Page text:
Make a team with an artist next Ludum Dare game jam and make a pixel art roguelike with very limited scope together.


If by art you mean presentation, then I agree. One of the reasons I love Slay the Spire so much is how darn fluid the card play is; they react in pretty much the exact way I expect them to, and that's no small feat for games. The dev said he spent about two weeks perfecting it, and I believe it.


>The art is really what makes or breaks games.

Quite a few rougelikes use strictly ascii art, kind of negating your point


And dozens of us are playing them. Dozens !


With even that kind of 'character set art', things have got quite advanced, see Caves of Qud or Cogmind, which have a lot of visual flourishes.


Very few of the recent popular ones are if at all


The recent popular ones (edit: assuming I am reading correctly which games you refer to) are all pretty much spinoff genres that borrow heavily from traditional roguelikes, but break from the classic design attributes in very important ways. Many of them are excellent games, but I don't think it's being nitpicky to distinguish them. Note I make this objection without wanting to wade into the tedious war over terminology.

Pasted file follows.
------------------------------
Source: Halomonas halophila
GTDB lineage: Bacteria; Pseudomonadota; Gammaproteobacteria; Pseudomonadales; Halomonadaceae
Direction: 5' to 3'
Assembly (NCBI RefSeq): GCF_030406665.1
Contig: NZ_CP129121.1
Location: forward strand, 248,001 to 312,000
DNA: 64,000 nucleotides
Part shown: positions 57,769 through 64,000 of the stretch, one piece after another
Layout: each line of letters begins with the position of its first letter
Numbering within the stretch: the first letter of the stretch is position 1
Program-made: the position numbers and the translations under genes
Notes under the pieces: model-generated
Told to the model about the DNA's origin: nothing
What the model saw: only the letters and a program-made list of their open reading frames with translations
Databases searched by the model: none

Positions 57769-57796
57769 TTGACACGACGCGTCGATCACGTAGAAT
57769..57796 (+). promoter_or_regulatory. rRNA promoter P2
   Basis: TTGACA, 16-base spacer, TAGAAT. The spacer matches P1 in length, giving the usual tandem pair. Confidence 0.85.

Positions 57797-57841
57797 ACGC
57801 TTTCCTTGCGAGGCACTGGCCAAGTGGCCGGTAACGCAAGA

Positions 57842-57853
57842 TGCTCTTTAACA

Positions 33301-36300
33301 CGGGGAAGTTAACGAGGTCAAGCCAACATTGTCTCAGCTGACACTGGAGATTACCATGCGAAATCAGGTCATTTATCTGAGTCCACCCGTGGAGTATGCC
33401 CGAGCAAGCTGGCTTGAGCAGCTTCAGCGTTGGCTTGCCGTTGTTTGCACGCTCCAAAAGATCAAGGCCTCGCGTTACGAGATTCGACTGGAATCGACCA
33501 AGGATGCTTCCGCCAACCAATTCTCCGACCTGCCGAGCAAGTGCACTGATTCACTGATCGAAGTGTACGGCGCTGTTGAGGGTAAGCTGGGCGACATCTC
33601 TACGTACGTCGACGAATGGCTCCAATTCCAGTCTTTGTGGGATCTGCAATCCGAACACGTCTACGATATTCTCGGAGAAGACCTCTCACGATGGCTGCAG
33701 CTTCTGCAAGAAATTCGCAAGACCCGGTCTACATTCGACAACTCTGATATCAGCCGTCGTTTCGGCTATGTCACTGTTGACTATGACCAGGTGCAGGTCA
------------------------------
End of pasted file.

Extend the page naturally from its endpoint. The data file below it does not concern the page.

cough dwarf fortress cough


Dwarf Fortress has support for pixel-art tile sets and it's very easy to use them these days. I've played DF for close to a decade and never spent a significant amount of time looking at the base ASCII graphics.


Art is important, but having a rewarding, fun gameplay loop is more important.